Will the Leader of the House give us the forthcoming business?
The business for the week commencing 6 February will include:
Monday 6 February—Debate on motions to approve the draft Social Security Benefits Up-rating Order 2023, the draft Benefit Cap (Annual Limit) (Amendment) Regulations 2023 and the draft Guaranteed Minimum Pensions Increase Order 2023, followed by a debate on a motion to approve the charter for budget responsibility: autumn 2022 update.
Tuesday 7 February—Remaining stages of the Seafarers’ Wages Bill [Lords], followed by consideration of Lords amendments to the Higher Education (Freedom of Speech) Bill.
Wednesday 8 February—Motions relating to the police grant and local government finance reports.
Thursday 9 February—A debate on the independent review of net zero, followed by a general debate on parliamentary services for Members. The subjects for these debates were determined by the Backbench Business Committee.
The House will rise for recess at the conclusion of business on Thursday 9 February and will return on Monday 20 February.
I thank the Leader of the House for the forthcoming business.
This week, the International Monetary Fund announced that the UK is the only advanced economy forecast to shrink this year. Even sanctions-hit Russia is performing better than us. Why, then, was the Chancellor not in his place on Tuesday to answer Labour’s urgent question? He needs to address the concerns raised by MPs on behalf of people who do not know how they are going to pay for a holiday this year, or how they will ever get round to servicing the boiler or making the home improvements they have been putting off. Some are simply worried about how they will pay the bills.
Britain has huge potential and people with great talent but, under the Tories, we are all being held back. Labour will get the economy growing with our green prosperity plan and our active partnership with businesses, which I know from our packed-out international trade reception earlier this week are turning to Labour in their droves. Has the Leader of the House considered a debate on boosting export-led growth? Under Labour we would have a growing economy and better public services.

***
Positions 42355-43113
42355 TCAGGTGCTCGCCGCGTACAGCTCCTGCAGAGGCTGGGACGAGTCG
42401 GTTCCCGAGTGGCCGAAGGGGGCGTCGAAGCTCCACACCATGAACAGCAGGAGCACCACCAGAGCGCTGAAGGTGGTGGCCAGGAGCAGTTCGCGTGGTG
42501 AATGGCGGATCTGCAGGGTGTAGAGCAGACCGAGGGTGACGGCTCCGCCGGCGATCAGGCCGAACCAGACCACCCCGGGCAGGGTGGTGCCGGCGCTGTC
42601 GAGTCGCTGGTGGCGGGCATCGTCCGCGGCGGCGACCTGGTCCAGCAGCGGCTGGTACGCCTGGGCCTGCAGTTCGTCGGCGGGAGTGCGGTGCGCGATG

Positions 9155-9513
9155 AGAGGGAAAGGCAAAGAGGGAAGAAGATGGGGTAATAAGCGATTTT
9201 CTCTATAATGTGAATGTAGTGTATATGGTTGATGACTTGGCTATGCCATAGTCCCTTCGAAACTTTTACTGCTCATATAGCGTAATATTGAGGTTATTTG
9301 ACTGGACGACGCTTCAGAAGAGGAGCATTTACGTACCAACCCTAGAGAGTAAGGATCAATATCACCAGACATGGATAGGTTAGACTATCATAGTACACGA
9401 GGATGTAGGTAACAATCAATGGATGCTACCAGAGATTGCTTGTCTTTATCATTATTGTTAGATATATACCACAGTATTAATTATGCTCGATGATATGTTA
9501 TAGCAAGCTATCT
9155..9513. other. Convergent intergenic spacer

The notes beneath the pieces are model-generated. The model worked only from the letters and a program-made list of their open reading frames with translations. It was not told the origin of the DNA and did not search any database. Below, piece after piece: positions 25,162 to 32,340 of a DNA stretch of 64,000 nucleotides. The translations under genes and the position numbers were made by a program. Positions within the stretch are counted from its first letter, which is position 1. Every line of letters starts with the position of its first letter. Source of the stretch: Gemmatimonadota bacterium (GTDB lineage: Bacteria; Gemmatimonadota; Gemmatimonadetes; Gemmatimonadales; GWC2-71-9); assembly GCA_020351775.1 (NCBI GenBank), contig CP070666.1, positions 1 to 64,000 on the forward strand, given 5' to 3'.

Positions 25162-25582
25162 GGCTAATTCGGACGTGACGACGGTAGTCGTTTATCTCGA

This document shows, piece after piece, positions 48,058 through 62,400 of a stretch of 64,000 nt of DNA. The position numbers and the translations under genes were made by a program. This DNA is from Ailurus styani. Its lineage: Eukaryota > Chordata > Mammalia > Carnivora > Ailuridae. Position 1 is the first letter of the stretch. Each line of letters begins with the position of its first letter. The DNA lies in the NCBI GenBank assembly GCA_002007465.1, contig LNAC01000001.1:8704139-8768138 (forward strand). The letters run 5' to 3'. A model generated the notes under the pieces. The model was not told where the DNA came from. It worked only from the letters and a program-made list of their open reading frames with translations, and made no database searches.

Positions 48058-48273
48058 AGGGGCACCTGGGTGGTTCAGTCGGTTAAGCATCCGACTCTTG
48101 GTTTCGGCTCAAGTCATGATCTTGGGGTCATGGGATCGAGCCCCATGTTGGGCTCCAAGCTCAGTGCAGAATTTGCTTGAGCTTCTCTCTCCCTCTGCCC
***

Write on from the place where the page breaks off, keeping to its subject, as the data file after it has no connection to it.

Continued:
Labour’s motion on Tuesday called for the abolition of the unfair tax break that the super-rich use to avoid paying their fair share: non-dom tax status. The next Labour Government would instead use the money to train a new generation of NHS and social care workers, and to provide breakfast clubs for every primary-aged child in England. I understand there are around 100 non- doms in the constituency of the Leader of the House, so why is she choosing to give her super-rich constituents an unfair tax break over providing for Portsmouth’s children and reducing her local NHS waiting lists?
Speaking of the economy, the Business Secretary has, according to media reports, taken great offence at my hon. Friend the Member for Bristol North West (Darren Jones)—I cannot understand why—for putting perfectly legitimate questions to him on the economy at a session of the Business, Energy and Industrial Strategy Committee last month. Think about that: questions on the economy to the Business Secretary. That is hardly a curveball. Apparently, the scrutiny annoyed him so much that he is not co-operating with the Committee on national security. We need parliamentary scrutiny by the Committee on the blocking of foreign takeovers of British companies on national security grounds, which can happen only once the Government have published a memorandum of understanding, for which the Committee has been waiting for more than a year.
I cannot believe I have to say this, but national security is not a game. This playground politics should be beneath senior members of the Government. Does the Leader of the House agree that Cabinet Ministers who will not do their job properly because robust questioning has hurt their feelings are simply not up to it? Will she urge the Business Secretary to act in the national interest, and for national security, by co-operating with my hon. Friend and the Business, Energy and Industrial Strategy Committee so that we can have proper parliamentary scrutiny of this important process?
Finally, it has been five years since the damning report on the Hillsborough disaster, in which 96 people lost their lives. In all that time, the Government have not provided a response and Ministers have not committed to changing the law to protect future victims of public disasters. Families have spent decades fighting for the truth, yet they are still waiting for justice, despite the tireless campaigning of the bereaved, my hon. Friend the Member for Garston and Halewood (Maria Eagle) and so many others. Labour has long called for the introduction of a Hillsborough law to give real protection to victims of future public disasters and their families. We need urgent action, not further painful delay.